They came with glitter-glue and pom-poms glued to signs. They came with flowers. They came with canes and wheelchairs, in sumo suits, in Wonder Woman pajamas.

While they waited, they danced. They sang. They chanted. A woman with a wicker basket handed out pink roses. They ate cupcakes.

The Women's March on Portland wasn't like other protests.

Less than 24 hours before, at the intersection of Southwest Taylor Street and Naito Parkway, the Portland Police Bureau had deployed a chemical irritant at the thousands who'd took to the streets to protest President Donald Trump's inauguration.

By noon today, easily tens of thousands more gathered for the Portland Women's March. Where Friday's protesters dressed for the night — in black, bandanas over faces — Saturday's march drew a tenacious, patient, resilient crowd who waited hours in a torrential rainstorm for a signal to begin marching.

Women’s March on Portland. (Joe Riedl)
Women’s March on Portland. (Joe Riedl)

March organizers expected a turnout of some 30,000, and the unanticipated number of protesters—as many as 100,000—was easily felt in the crowd.

In the downpour, packed tightly and unable to move, people started talking. They huddled under strangers' umbrellas. A woman with dreadlocks pushing a crying baby through the crowd was met with a steady stream of sympathetic gazes. People leaned over to smile and coo the baby. As the rain came down, homemade signs bled and bowed to the rain.

Laurie Elliott, 63, is a recent transplant to Portland from Tennessee. "I'll tell you what, nothing like this is going to happen there."

Trump, she says, is not what America needs. Voters confused him "for a good change."

Mark Becker, 62, of Cedar Hills, says he came to show support — "support for the rest of us. That we're not Trump."

Women’s March on Portland. (Joe Riedl)
Women’s March on Portland. (Joe Riedl)

Vanessa Sanchez, 29, and her sister, Lisbeth, are appalled by Republican actions they fear will defund Planned Parenthood. "They're trying to take our birth control," Lisbeth says.

Dee Wright, 62, stood with a group of retired teachers wore "Resist the Orange One" buttons on pink hats. She hugged a former student. "She was my first grade teacher," he said.

Nicole West, 28, says she voted for Hillary Clinton, and when Trump was elected it felt "like I got punched in the gut."

Cindy Ede, 64, of Scappoose, snapped photos with people standing around here. She's worried about what Trump will do to federal lands. "I think we're all blindsided that protections on our federal forest was so insecure."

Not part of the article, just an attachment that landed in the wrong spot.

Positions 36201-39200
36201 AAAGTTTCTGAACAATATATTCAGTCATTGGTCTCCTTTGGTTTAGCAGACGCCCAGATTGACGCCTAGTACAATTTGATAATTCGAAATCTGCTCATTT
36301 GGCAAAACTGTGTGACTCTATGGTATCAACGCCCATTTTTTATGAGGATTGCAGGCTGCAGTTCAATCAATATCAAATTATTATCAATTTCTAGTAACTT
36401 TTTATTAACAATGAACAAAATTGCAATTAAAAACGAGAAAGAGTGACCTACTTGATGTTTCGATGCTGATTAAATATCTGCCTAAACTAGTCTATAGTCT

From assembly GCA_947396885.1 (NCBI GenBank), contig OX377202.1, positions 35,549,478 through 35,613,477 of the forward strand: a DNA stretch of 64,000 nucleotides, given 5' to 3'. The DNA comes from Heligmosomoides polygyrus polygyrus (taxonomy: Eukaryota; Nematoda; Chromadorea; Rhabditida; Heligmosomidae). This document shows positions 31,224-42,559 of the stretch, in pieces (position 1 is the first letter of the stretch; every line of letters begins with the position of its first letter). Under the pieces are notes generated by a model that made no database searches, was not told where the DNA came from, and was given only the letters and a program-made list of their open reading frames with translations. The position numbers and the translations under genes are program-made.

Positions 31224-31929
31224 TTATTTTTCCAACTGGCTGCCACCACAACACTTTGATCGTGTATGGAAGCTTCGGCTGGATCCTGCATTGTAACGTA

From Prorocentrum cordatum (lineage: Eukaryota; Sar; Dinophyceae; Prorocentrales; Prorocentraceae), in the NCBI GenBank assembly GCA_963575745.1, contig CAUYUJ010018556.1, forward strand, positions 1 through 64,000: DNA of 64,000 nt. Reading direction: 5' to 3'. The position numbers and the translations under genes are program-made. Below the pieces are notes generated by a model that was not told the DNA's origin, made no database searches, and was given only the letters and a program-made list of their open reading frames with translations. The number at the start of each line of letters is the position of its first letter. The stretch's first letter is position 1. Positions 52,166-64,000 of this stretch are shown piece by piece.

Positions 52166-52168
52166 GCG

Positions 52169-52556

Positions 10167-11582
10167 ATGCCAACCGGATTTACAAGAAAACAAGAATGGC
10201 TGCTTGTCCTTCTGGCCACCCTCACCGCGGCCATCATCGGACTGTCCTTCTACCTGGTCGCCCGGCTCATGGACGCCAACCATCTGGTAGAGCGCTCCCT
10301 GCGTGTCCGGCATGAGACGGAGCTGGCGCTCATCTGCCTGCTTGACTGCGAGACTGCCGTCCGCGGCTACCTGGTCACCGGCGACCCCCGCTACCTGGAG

Packed light-rail train on way to march. (Joe Riedl)
Packed light-rail train on way to march. (Joe Riedl)

When the crowd finally shook loose into downtown streets, the crowds overtook the city, breaking from the planned 44-block route, snaking down Second and Naito, up Jefferson, up Salmon, up Main.

"Everyone is welcome here! No hate! No fear!" they chanted.

The chants were the same as Friday: "Donald Trump has got to go! Hey hey! Ho ho!" "No Trump! No KKK! No fascist USA!"

On Friday, protesters were eager to scream "fuck pigs!" at Portland Police. On Saturday, marchers posed for selfies with motorcycle cops.

Portland's Resistance organizer Gregory McKelvey tweeted Saturday that "protesting isn't supposed to be cute," and taking jabs at "white women taking selfies with the same cops who beat protesters yesterday."

But on Saturday, the screams and cheers that would roll like a soundwave across the city didn't feel cute. It felt powerful. It felt like it had a clear point.

Four hours into this protest, there was no tear gas, no flash grenades.

But this? This felt like a revolution.

Women’s March on Portland. (Joe Riedl)
Women’s March on Portland. (Joe Riedl)
Women’s March on Portland. (Joe Riedl)
Women’s March on Portland. (Joe Riedl)
Women’s March on Portland. (Joe Riedl)
Women’s March on Portland. (Joe Riedl)
Women’s March on Portland. (Joe Riedl)
Women’s March on Portland. (Joe Riedl)